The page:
When it comes to coin collecting, some may seek certain coins because they are “rare,” meaning that they are unique and hard to get their hands on. This could be for a number of different reasons. Rarity is one of the most important facts that determine the worth of a coin. Typically, a rare coin will sell for a higher price.
When a coin is minted, a pre-determined number will be made. This is called the “mintage," as we discussed last week in our Exploring Coin Mintage. The mintage for different coins can deem them valuable. For example, one of the most popular modern coins are the American Silver Eagles. In 1995, only 30,000 “w” proof American Silver Eagles were minted. Even though that may seem like a lot, for this particular series it was not. Therefore, the demand was greater than the supply which made that particular coin rare to collectors.
The conditions of coins can also play a role in determining if a coin is considered “rare.” The condition refers to the physical state of a coin. Some coins go to companies like NGC and PCGS for grading, which is a rating that indicates how much a coin has worn from circulation. If a large number of coins in a series come back with average grades and only a few come back with perfect grading, those perfect graded coins become more desirable to collectors because they are considered rare. An example of a coin that is rare based on its condition is the 1999 American Silver Eagle. An ungraded one would sell for $25. In NGC MS69 it would retail for $45. But when it jumps to MS70 if can sell for $30,000.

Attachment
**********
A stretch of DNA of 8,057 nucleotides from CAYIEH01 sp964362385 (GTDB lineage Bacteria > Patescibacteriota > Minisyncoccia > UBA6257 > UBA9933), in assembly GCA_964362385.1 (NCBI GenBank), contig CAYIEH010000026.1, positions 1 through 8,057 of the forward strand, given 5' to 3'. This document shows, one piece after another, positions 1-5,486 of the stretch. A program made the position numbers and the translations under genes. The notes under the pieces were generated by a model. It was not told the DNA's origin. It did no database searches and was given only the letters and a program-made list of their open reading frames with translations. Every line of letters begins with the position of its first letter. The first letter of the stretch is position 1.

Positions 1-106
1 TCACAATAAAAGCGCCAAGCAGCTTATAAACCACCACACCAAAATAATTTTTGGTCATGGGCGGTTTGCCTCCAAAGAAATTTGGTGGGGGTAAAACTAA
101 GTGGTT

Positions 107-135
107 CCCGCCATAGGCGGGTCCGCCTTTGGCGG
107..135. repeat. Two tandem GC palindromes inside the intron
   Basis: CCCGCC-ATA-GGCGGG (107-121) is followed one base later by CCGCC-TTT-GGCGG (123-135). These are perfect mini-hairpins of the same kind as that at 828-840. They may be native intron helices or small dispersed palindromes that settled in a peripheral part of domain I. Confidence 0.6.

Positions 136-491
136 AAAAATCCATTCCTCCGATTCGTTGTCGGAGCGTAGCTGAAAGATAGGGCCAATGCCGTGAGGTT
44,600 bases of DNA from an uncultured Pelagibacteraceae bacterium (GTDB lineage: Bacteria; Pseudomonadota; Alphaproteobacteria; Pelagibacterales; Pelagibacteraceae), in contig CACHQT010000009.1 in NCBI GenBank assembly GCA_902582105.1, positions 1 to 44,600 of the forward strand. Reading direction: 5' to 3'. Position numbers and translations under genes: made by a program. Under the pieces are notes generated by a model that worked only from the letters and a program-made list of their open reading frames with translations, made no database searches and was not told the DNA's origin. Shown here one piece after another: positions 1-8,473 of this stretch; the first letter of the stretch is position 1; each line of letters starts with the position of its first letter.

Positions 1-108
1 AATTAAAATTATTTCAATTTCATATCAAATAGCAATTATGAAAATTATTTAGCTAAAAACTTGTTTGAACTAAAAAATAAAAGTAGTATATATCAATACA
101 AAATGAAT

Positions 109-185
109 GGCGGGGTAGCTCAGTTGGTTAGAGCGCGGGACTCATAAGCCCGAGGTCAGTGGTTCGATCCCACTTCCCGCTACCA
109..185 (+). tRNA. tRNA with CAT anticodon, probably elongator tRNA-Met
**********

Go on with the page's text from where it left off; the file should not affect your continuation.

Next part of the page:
One of the biggest misconceptions in coin collecting is that if a coin is old, it is instantly rare; this just isn't true. In fact, it’s one of the least important factors in determining a coin’s value. There are some Roman coins that are more than 1,600 years old that sell for less than $10, but then there are newer coins that go for much more. There are some worn 1909 wheat pennies that can sell for hundreds of dollars. The age of a coin, while a factor in determining rarity, is not the biggest factor.
Overall, there are several factors that help to determine the rarity of a coin. You simply cannot rely on one of these alone. Check back next week to learn more in-depth about condition and grading.
||Kelsey graduated from the University of South Florida in Tampa with a B.A. in mass communications. She is new to the world of numismatics, but as the Marketing Specialist for MCM is dedicated to learning all there is to know.|